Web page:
SNIPERS, NUN, and A LEADERSHIP LESSON FROM JACK STACK

The bad news has arrived — The truckers are going on strike.

On hearing it, my eyes became blurry. I sensed a slight weakness in my legs.

“At this time?” I murmured to myself. Our company is on the verge of bankruptcy, and we are working hard to turn around it. Shit! It is going to be a terrible setback.

After a couple of minutes of wariness, I gathered myself and began to explore solutions. Unfortunately, the racing mind kept hitting dead ends.

After some time, I realized, “I cannot just sit like this and waste time.” —With a bit of urgency, I got up and went out of the room and called my teammates.

Once they assembled, I began to speak, “Friends, you might have heard that truckers are going on strike.” Everyone nodded.

I continued, “We needed steel to build tractors. Without that, we have to keep the company closed. It means that people have to be sent home. We wouldn’t get paid, and we would not be able to put food on the table. I’m sure that you are all aware of them.”

After taking a deep breath, I pressed on, “As a manager, it is my responsibility to make sure that we get the steel we need. I tried to get steel delivered from our suppliers. Unfortunately, snipers are shooting at the trucks.”

I paused and looked at the worried faces of my teammates.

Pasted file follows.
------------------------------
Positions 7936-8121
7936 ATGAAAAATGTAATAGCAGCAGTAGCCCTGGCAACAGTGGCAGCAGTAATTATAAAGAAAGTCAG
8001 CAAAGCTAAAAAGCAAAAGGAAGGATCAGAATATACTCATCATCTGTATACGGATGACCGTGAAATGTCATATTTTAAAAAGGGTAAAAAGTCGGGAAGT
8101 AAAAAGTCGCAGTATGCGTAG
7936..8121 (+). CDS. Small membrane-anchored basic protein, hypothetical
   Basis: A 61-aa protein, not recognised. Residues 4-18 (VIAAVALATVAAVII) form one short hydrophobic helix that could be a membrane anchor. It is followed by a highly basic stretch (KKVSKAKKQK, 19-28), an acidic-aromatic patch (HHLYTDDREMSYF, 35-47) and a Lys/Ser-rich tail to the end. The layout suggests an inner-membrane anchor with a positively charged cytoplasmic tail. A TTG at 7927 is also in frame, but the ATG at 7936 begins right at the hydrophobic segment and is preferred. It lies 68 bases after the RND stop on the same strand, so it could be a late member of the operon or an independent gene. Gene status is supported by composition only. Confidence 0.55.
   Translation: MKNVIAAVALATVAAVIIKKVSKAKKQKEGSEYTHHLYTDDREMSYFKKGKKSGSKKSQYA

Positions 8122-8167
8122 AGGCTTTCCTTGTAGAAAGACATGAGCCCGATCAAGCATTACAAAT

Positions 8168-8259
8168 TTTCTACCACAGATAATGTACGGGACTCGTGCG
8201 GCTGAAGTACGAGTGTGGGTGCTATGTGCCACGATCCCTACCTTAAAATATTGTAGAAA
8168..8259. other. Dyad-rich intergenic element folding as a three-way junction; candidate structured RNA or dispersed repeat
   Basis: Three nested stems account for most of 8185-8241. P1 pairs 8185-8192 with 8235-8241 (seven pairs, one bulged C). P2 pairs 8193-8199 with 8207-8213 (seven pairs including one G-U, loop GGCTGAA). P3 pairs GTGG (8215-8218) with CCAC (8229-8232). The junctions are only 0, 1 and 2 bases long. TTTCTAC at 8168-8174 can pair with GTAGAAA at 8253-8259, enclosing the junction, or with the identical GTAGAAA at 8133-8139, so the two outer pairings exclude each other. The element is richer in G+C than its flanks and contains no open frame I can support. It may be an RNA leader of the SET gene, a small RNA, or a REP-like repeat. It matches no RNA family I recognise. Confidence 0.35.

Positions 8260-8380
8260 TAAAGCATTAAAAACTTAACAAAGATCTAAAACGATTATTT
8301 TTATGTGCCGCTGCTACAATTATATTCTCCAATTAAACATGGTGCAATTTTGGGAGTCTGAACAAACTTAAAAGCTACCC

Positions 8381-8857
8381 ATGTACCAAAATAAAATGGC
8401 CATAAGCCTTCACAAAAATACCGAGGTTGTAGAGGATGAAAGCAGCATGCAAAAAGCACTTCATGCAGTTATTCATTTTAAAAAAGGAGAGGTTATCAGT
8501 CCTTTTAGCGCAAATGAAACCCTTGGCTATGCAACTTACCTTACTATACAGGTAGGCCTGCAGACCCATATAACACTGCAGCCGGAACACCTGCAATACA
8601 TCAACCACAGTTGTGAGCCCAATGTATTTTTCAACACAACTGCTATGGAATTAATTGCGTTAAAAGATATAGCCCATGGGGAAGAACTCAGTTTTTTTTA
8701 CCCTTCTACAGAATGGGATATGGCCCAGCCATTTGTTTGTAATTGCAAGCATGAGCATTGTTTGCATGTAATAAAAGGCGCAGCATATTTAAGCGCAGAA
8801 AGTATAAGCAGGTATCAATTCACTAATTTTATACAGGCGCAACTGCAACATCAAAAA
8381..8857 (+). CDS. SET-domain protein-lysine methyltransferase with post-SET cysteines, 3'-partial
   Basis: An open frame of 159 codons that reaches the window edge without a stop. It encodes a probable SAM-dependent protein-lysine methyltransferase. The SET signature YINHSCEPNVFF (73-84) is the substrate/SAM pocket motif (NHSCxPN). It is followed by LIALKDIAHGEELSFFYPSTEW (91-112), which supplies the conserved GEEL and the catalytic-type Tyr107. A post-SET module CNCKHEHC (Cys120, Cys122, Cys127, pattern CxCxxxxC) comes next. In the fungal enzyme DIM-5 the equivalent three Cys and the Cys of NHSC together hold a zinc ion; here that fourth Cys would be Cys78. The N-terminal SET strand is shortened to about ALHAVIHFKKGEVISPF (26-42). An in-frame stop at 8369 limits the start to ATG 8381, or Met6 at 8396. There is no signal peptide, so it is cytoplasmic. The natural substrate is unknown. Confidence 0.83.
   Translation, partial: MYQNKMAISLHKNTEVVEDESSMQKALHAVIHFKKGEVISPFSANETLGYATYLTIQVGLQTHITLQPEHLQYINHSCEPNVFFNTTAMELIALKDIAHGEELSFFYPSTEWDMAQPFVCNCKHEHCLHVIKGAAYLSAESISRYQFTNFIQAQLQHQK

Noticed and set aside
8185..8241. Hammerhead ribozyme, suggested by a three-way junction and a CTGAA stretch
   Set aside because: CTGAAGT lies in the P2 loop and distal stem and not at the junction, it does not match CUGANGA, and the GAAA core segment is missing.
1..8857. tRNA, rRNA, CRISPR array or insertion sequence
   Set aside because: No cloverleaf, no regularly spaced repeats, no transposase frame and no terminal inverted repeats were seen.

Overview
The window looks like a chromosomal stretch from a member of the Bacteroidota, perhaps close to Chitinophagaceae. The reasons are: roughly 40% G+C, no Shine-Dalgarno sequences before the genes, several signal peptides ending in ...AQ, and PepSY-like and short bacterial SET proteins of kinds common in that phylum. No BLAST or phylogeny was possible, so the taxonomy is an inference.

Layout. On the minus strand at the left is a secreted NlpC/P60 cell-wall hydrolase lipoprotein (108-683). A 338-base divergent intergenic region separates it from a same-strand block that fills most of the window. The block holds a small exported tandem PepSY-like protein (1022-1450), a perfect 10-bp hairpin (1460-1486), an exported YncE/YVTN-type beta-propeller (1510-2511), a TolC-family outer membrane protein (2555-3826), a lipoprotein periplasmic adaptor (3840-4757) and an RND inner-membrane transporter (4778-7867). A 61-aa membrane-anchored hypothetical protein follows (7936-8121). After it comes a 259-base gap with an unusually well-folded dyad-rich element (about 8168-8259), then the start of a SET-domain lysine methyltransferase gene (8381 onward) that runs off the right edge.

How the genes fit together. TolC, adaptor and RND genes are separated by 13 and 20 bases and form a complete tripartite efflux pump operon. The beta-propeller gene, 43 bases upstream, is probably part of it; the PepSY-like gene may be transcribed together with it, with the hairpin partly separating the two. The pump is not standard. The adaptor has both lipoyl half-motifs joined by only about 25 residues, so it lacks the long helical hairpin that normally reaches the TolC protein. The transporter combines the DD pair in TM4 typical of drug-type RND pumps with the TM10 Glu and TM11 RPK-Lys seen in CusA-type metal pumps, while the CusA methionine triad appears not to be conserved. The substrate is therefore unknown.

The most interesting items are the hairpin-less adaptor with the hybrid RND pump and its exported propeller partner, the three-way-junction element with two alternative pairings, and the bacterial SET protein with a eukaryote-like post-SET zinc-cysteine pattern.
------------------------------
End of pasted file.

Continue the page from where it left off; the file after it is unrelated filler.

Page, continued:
Then I said, “Frankly, I don’t have the faintest idea how to get the steel past those snipers. I need help from you people. Please, share with us some ideas. How are we going to transport two tons of steel without getting our heads blown off?”

After a moment of silence, one person spoke, “School buses.”

With a puzzled look, I uttered, “School buses?”

He answered, “Yes. They wouldn’t shoot at school buses, would they?”

I saw his point.

At the same time, another person replied, “Would the snipers shoot? Well, it depends on who’s driving the buses.”

He also offered the solution, “They wouldn’t shoot at nuns driving school buses.”

That’s exactly what we did — We rented school buses and dressed our drivers up as nuns. And our assembly lines kept running. We survived.

Why am I telling you this story?

There’s a common belief that managers/leaders should have solutions for every problem on their watch. With my experience, I can state that that belief can get leaders/managers into deep trouble. It will set them up for failure. He/she will lose credibility. The hard fact is that no one can have all the answers.

Leverage Your Employees’ Knowledge — You’re much better off sharing problems, using the people you work with to come up with solutions. It’s good for your more rapid career growth. A manager should be more of a facilitator. He/she has to host the gathering, take a step back and let the members lead the discussion and run it.

There’s another added advantage — Employees solving the present problem frees up the managers to think about the future problems. You focus on future problems, you eliminate surprises. And, it’s good for everyone.

Give Confidence By Appearing As A Follower — A manager’s job is to train his people to become effective problem solvers. He/she has to build confidence in them. To do that, he/she has to show people that he/she is a human and makes several mistakes — that he/she doesn’t know answers for some of the problems. A leader/manager has to seemingly appear like one of the followers — like an ordinary person similar to them — that would give confidence to them to improve themselves.

Reference: The above story and the leadership lesson is from the book ‘The Great Game Of Business by Bo Burlingham and Jack Stack. The manager in the story is Jack Stack. Jack Stack is the Founder, President, and CEO of SRC Holdings Corporation.

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